Evolution Of American Theatre

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From Colonial Williamsburg Theatre to Broadway, theatre is ever-changing. The differences in each era of theatre are vast; the costumes, staging, acting techniques, and audiences all vary drastically from each other. The major eras and genres of American theatre include the colonial era, the Post-Revolution era, the Civil War era, Broadway, and Post-Modern—all with unique and varying aspects to them. Although the first permanent English settlement occurred at Jamestown, Virginia in 1607, according to Richard Hornby’s article The Crisis in the American History, the entire 17th century passed with no mention of theatrical productions or performances in the Colonies (Hornby). This inaction to develop theatre was due partly to the sparse population …show more content…

It was a rich, intricate era of theatrical developments and changes. In The Cambridge Guide to American Theatre, Wilmeth states that American theatre “became one of the largest industries in the country, encompassing not only dramatic performances and musical theatre… but also minstrelsy, vaudeville, amusement parks, circuses, and the new media of film and radio” (Wilmeth 107). This proves that American theatre was just as influential and popular as the theatre groups of Europe. The staging of Civil War theatre was the time of the proscenium, which we still use to this day. The theatre was for audiences of many kinds, aristocratic and the common-man; many performances were done on the streets of large cities like Philadelphia, New York City, and Boston. The 19th century’s huge theatrical evolution included many drastic changes, most notably, the inclusion of black theatre troupes to form. The emergence of this is a huge influence in today’s theatre. Hanners mentions the importance of the black theatre troupe by saying, “The ability of black troupes to establish a foothold in American show business, the period of the minstrel show remains one of America’s great artistic and social tragedies” (Hanners 33). The emergence of black troupes made way for incredible black actors and performers, most notably Bill “Bojangles” Robinson, the black tap-artist who starred alongside …show more content…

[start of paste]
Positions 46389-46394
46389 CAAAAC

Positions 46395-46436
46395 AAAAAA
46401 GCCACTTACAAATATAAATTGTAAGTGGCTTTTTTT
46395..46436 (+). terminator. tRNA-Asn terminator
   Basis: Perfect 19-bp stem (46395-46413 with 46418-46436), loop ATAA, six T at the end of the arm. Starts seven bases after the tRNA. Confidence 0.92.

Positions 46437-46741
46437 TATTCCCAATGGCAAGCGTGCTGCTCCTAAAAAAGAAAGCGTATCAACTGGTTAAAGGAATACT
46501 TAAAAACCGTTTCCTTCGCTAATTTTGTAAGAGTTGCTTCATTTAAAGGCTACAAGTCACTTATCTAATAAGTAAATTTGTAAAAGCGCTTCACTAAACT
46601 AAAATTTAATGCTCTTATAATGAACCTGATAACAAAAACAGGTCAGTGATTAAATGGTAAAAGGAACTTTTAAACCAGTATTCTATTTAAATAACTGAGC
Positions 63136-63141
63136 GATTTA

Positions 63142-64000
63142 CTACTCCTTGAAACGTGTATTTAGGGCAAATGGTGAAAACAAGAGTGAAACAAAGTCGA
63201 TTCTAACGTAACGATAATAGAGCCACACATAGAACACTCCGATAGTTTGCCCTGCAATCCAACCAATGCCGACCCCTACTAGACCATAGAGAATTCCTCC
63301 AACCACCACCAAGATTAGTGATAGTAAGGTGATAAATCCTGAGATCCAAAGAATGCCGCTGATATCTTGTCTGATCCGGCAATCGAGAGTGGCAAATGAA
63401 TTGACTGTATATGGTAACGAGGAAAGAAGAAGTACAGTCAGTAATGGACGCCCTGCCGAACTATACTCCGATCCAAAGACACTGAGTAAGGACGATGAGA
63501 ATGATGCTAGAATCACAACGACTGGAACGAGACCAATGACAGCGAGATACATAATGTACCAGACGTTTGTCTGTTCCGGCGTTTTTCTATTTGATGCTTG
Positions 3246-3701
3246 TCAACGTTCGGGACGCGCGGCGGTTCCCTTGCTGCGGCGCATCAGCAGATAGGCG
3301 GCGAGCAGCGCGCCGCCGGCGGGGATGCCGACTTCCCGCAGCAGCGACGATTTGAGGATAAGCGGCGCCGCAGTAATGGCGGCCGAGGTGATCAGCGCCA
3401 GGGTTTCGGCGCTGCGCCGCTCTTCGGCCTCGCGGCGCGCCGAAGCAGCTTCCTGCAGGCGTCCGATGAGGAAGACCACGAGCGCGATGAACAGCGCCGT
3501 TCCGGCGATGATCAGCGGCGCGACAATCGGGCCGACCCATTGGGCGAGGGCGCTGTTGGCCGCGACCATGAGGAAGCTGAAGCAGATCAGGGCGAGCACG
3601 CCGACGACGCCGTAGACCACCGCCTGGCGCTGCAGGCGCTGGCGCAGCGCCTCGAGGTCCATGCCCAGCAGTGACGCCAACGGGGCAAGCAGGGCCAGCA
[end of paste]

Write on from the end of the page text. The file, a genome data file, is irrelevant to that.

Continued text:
Major elements of the minstrel groups of the late 19th century, such as tap dancing, large group numbers, singing, and singing while dancing, led to the development of the grandiose world of Broadway acting. Brooks McNamara mentions in his article “A Theatre Historian’s Perspective” that Broadway served the general public as a source of entertainment only. He

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